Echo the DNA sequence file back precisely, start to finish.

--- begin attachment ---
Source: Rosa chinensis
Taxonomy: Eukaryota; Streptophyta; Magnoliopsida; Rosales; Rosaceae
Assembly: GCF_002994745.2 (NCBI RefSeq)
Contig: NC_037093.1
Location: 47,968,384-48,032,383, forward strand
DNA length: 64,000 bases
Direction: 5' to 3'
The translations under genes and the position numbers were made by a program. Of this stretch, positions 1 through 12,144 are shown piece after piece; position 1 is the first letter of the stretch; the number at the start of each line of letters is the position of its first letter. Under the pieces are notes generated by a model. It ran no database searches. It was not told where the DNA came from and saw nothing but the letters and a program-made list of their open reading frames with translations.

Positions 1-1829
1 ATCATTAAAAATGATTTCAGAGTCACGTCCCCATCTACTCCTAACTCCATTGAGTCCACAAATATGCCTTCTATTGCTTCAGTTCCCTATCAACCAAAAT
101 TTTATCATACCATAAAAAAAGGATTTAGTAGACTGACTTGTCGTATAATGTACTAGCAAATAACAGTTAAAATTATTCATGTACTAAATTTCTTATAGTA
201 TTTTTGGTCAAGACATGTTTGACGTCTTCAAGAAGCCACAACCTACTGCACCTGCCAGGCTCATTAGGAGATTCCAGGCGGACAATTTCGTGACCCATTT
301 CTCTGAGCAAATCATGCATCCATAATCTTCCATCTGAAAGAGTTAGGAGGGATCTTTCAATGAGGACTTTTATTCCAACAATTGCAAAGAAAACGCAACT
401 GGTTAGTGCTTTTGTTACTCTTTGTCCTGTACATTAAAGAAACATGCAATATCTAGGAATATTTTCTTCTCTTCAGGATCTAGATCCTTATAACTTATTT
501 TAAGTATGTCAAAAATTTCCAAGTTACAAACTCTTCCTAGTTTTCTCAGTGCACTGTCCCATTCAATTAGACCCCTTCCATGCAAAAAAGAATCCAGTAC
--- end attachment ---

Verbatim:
Source: Rosa chinensis
Taxonomy: Eukaryota; Streptophyta; Magnoliopsida; Rosales; Rosaceae
Assembly: GCF_002994745.2 (NCBI RefSeq)
Contig: NC_037093.1
Location: 47,968,384-48,032,383, forward strand
DNA length: 64,000 bases
Direction: 5' to 3'
The translations under genes and the position numbers were made by a program. Of this stretch, positions 1 through 12,144 are shown piece after piece; position 1 is the first letter of the stretch; the number at the start of each line of letters is the position of its first letter. Under the pieces are notes generated by a model. It ran no database searches. It was not told where the DNA came from and saw nothing but the letters and a program-made list of their open reading frames with translations.

Positions 1-1829
1 ATCATTAAAAATGATTTCAGAGTCACGTCCCCATCTACTCCTAACTCCATTGAGTCCACAAATATGCCTTCTATTGCTTCAGTTCCCTATCAACCAAAAT
101 TTTATCATACCATAAAAAAAGGATTTAGTAGACTGACTTGTCGTATAATGTACTAGCAAATAACAGTTAAAATTATTCATGTACTAAATTTCTTATAGTA
201 TTTTTGGTCAAGACATGTTTGACGTCTTCAAGAAGCCACAACCTACTGCACCTGCCAGGCTCATTAGGAGATTCCAGGCGGACAATTTCGTGACCCATTT
301 CTCTGAGCAAATCATGCATCCATAATCTTCCATCTGAAAGAGTTAGGAGGGATCTTTCAATGAGGACTTTTATTCCAACAATTGCAAAGAAAACGCAACT
401 GGTTAGTGCTTTTGTTACTCTTTGTCCTGTACATTAAAGAAACATGCAATATCTAGGAATATTTTCTTCTCTTCAGGATCTAGATCCTTATAACTTATTT
501 TAAGTATGTCAAAAATTTCCAAGTTACAAACTCTTCCTAGTTTTCTCAGTGCACTGTCCCATTCAATTAGACCCCTTCCATGCAAAAAAGAATCCAGTAC